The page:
National Hurricane Center meteorologists this season will continue to use storm surge watches and warnings, which were implemented for the first time last season, the center’s director Ken Graham said, adding that his team is working on creating a seven-day forecast as accurate as its current five-day forecast. Storm surge is the rapid rise of sea level as a result of atmospheric pressure changes and wind associated with a storm.

Graham credits the new watches and warnings with saving lives during the onslaught of major storms last season. There were no known fatalities from storm surge last season despite four hurricanes making landfall on U.S. shores, Graham said.

«Around 90 percent of fatalities from tropical systems is water,» Graham said. «We have to talk water.»

Storm surge, not wind, is often the greatest threat to life and property from a hurricane. At least 1,500 people died during Hurricane Katrina in 2005; many of those deaths occurred directly or indirectly as a result of storm surge, according to NOAA.

Residents who live in a hurricane surge zone should evacuate when a storm threatens, but others quick to hit the road should think twice, said Bill Johnson, director of Palm Beach County Emergency Management.

«People mistakenly focus on the wind,» Johnson said. «Over-evacuation creates a demand on every service that we have.»

Hurricane Irma sparked the largest mass evacuation in U.S. history. More than 7 million people in Florida, Georgia and South Carolina were issued a mix of mandatory and voluntary evacuation orders as the Category 5 storm barreled toward Florida.

The evacuation inundated roads and hotels, used significant first responder resources and in some cases prevented fuel trucks from quickly reaching stations to restock the hot commodity.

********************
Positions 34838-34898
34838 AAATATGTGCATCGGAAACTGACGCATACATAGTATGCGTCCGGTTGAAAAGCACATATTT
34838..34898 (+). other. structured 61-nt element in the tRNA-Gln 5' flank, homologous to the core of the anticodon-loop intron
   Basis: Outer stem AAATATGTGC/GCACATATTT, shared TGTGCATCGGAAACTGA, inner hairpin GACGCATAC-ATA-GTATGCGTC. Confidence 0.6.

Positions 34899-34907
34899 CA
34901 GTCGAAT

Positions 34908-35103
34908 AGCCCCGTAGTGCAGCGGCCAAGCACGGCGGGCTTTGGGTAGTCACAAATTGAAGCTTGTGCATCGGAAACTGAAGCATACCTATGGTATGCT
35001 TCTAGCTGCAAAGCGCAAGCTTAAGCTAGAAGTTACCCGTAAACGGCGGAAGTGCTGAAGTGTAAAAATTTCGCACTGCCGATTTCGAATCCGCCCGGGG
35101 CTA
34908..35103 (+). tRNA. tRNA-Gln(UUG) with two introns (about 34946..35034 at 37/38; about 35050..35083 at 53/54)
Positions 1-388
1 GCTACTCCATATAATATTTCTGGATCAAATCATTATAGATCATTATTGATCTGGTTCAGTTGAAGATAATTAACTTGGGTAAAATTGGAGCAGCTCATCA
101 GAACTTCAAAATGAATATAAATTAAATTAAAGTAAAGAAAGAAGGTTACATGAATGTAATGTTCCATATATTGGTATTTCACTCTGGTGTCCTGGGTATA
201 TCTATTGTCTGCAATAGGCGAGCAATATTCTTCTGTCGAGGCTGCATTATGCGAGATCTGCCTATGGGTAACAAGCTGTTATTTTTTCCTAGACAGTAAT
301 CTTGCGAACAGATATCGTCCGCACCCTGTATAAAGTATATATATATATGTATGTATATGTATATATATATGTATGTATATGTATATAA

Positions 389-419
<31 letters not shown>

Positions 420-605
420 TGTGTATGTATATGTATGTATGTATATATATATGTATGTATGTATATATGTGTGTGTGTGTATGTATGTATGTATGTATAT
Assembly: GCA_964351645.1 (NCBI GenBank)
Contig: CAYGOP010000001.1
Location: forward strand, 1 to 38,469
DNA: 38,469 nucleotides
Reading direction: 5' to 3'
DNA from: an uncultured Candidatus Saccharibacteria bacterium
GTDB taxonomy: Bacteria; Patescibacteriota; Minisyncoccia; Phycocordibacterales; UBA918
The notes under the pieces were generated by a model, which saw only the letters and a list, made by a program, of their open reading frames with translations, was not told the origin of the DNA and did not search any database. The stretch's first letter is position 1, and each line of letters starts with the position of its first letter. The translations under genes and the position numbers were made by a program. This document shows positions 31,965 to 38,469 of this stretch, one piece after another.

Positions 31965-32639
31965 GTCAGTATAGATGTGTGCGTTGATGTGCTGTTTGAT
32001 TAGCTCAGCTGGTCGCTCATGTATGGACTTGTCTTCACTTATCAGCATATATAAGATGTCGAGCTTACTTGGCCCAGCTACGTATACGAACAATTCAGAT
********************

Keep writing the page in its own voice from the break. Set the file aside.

In Lee County alone, nearly half of the county’s population of 701,000 evacuated. Fourteen shelters opened to accommodate 30,000 evacuees. Officials there were able to handle the large crowds, but are working on tweaking staffing levels at shelters ahead of the 2018 season, said Lee Mayfield, the county’s emergency management director.

«The biggest thing we’re going to continue working on … is right-sizing shelter staffing,» Mayfield said. «Making sure we have the right partnerships in place from the county government to our volunteer agencies (and) volunteers we sign up and train throughout the year, so making sure we have shelter staffing appropriate to the levels we saw during Irma.»

During Irma, Lee County made all shelters pet friendly. Sarasota County is following suit this year and will open all shelters simultaneously. Phased opening of shelters ahead of Irma created confusion, county officials said. Sarasota County sheltered approximately 20,000 area residents during Irma.

Federal Emergency Management Agency Administrator Brock Long is encouraging U.S. residents to properly insure their homes ahead of the 2018 season. Additionally, citizens should know skills such as CPR and how to operate a generator in the event emergency responders and federal aid are delayed, Long said.

«Insurance is the first line of defense, not FEMA,» said Long, who emphasized the importance of flood insurance.

Any house can flood, as evidenced by damage Hurricane Harvey inflicted on Houston, Long said. Roughly 80 percent of homeowners with damage from Harvey lacked flood insurance, Long said.

And governments should be prepared to feed and provide water to citizens for the first 48 to 72 hours following a natural disaster without relying on aid from FEMA, Long said.

Last year, FEMA was spread thin from responding to natural disasters. Roughly 46.9 million people were affected by hurricanes Harvey, Irma, Maria and wildfires in California, Long said. The agency last year nearly ran out of money responding to Harvey before Congress replenished its funds.

Copyrght © 2018 Sarasota Herald-Tribune, Fla., Nicole Rodriguez. Distributed by Tribune Content Agency, LLC

How to tell if criminals ‘stole’ your home

FORT LAUDERDALE, Fla. – May 18, 2018 – In light of recent arrests in what the Broward County, Fla., Sheriff’s Office is calling a fraudulent real estate ring, I want to take this opportunity to provide you with tips on how to protect yourself. With this type of fraud, authorities say homes are illegally taken without owners’ consent.

The rise of technology has made it very easy to create fraudulent documents that can be easily recorded in public records, and these documents can make it appear that your property was sold or belongs to someone else. As with most dangers, awareness and diligence are the best ways to protect yourself. Read More